What is it about Russia — some vestige of all those Cold War spy films, perhaps — that makes so many people, on all political sides, behave so irrationally when it's mentioned?
Consider the behavior of the Democrats, who are seeking to prove that Donald Trump and/or his campaign colluded with Russia, with the implication that this collusion somehow determined the outcome of the 2016 election.
Mainstream media feed this narrative, with breathless multiple-byline stories about Attorney General Jeff Sessions' encounter with the Russian ambassador in the Mayflower Hotel or Donald Trump Jr.'s ludicrous meeting with the Russian lawyer.
Of course, a genuine conspiracy would have been conducted with the internet age equivalent of secret messages written in invisible ink delivered to secret drop boxes. And it's not clear what useful guidance the shambolic, tweet-driven Trump campaign could have given Russians bent on messing with the American electoral process.
In any case, the Russia issue was litigated in the campaign. Candidate Trump's weird unwillingness to say anything negative about Vladimir Putin, plus his past business dealings in Russia, raised legitimate questions about his Russia policy. Hillary Clinton intelligently and aggressively aired these issues in debates and on the stump.
No evidence has been found that any state's election system was hacked. Hackers, apparently Russian (though Trump strangely said he doubted that), tried to access Republican and Democratic servers. They penetrated the Democrats' system and publicized embarrassing emails. Does anyone believe that those stories switched the 77,000 votes by which Trump narrowly carried Pennsylvania, Michigan and Wisconsin? Not really.
Ever since about 9 p.m. Eastern time on election night, Democrats have been yearning to oust Trump from office. Some otherwise-intelligent liberals outlined scenarios putting Clinton in the White House. Many imagine now that some smoking gun of collusion evidence will result in Trump's impeachment and removal from office.
But it's hard to imagine what it could be. Special prosecutor Robert Mueller may ensnare some witness in a perjury trap, but how do you have a smoking gun when there's no identifiable crime?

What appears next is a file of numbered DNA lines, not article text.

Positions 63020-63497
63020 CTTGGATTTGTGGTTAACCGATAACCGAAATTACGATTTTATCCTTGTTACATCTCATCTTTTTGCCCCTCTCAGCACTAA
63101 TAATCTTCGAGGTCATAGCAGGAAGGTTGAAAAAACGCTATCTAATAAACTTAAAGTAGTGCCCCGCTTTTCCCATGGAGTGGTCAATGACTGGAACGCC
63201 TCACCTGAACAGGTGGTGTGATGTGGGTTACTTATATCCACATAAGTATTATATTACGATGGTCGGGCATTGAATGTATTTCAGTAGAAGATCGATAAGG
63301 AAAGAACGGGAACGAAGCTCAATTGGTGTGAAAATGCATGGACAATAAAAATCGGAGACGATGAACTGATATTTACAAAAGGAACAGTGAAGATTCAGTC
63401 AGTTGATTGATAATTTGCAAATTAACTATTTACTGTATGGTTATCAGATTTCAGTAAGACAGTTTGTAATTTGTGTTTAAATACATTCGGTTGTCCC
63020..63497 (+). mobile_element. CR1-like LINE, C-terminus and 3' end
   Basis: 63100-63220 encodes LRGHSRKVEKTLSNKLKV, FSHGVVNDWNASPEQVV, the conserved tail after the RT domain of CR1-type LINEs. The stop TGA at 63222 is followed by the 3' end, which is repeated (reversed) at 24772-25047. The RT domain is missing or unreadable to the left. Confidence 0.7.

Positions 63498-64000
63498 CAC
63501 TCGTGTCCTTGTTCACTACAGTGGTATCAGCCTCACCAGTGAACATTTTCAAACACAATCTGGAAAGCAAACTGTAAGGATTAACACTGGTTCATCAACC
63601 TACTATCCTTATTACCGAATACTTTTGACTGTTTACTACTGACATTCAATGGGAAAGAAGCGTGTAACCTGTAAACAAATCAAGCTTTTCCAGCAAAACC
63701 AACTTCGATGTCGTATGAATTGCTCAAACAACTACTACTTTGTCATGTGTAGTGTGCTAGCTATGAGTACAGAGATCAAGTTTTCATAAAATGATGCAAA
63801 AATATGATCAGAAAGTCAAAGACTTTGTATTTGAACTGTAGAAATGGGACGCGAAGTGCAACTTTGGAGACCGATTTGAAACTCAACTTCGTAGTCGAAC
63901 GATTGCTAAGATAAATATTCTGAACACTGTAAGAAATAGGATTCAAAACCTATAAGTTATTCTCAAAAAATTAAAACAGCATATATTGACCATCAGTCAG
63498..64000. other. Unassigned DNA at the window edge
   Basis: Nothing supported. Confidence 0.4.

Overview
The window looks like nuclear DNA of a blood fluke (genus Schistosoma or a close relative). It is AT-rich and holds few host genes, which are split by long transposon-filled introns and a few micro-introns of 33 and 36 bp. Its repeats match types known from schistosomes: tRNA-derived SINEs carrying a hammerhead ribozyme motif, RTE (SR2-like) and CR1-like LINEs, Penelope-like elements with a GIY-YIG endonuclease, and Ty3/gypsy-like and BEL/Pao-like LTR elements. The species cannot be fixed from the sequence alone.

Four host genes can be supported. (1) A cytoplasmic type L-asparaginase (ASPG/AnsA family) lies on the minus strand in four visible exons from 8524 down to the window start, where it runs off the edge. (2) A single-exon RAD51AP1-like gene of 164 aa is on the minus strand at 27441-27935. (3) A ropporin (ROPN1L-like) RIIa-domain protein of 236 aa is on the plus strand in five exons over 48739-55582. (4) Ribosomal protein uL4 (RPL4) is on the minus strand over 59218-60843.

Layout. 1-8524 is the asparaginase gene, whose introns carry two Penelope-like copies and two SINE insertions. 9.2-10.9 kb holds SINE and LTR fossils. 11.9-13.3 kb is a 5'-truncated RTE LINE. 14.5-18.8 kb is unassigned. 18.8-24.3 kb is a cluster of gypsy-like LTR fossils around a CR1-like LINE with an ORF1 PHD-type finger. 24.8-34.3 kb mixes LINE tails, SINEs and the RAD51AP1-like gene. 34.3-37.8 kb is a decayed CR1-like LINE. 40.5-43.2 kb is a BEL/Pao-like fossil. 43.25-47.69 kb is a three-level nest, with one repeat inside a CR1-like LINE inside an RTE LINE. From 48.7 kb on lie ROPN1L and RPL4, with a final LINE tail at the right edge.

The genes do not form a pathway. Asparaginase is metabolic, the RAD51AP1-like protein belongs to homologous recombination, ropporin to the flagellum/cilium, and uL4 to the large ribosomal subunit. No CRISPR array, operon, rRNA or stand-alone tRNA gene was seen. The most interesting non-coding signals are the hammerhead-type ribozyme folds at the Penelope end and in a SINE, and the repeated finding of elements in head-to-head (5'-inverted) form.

I think it's irrationally risky for Democrats to make collusion their major issue and effectively to promise they'll impeach Trump if they win a House majority next year. More to the point, House Minority Leader Nancy Pelosi seems to agree and has told colleagues to downplay the I-word.
She doesn't want to alienate that quantum of voters willing to vote for Democrats to check Trump but not wanting to force an impeachment trial, which would, as in 1999, result in acquittal in the Senate. But such cool rationality seems rare among her fellow Democrats.
Cool rationality is not a term anyone, fan or foe, seems likely to attach to Trump any time soon. His tweets and interview responses, seemingly determined to prompt Sessions' resignation as attorney general, are as irrational as critics' scenarios of his imminent replacement by Clinton.
Sessions, the only senator to endorse Trump before he clinched the Republican nomination in May 2016, has striven faithfully to carry out his policies. Sessions' recusal from involvement on Russia matters last March, though overcautious, was something Trump could have cautioned against then. And Trump could now legitimately call on Deputy Attorney General Rod Rosenstein to cabin in what National Review's Andrew McCarthy has argued is Mueller's illegally broad mandate. Presidents have lines of communication with appointees less public than Twitter.
Trump, of course, has only himself to blame for Mueller's appointment, which resulted from self-admitted clever leaking and maneuvering by James Comey after he was abruptly fired as FBI director in May.
Meanwhile, it's hard to dismiss reports that other Cabinet members and Republican senators are dismayed and disheartened at Trump's treatment of Sessions. You would surely feel that way yourself if you were in their shoes.
Moreover, if Sessions resigns or is fired, there will be confirmation hearings for his replacement. One thing Democrats and maybe some Republicans will demand is a commitment that Mueller not be fired or his investigation not be limited.
Similar commitments extracted from Attorney General Elliot Richardson and Deputy Attorney General William Ruckelshaus prompted their resignations when Richard Nixon ordered them to fire special prosecutor Archibald Cox in October 1973. Nixon resigned 10 months later.
It has long been my contention that the political marketplace, like the economic marketplace, operates tolerably well when competitors, constrained by the rule of law, act out of rational self-interest.
It doesn't work so well when people on both sides keep acting irrationally.
Michael Barone is a senior political analyst for the Washington Examiner, resident fellow at the American Enterprise Institute and longtime co-author of The Almanac of American Politics.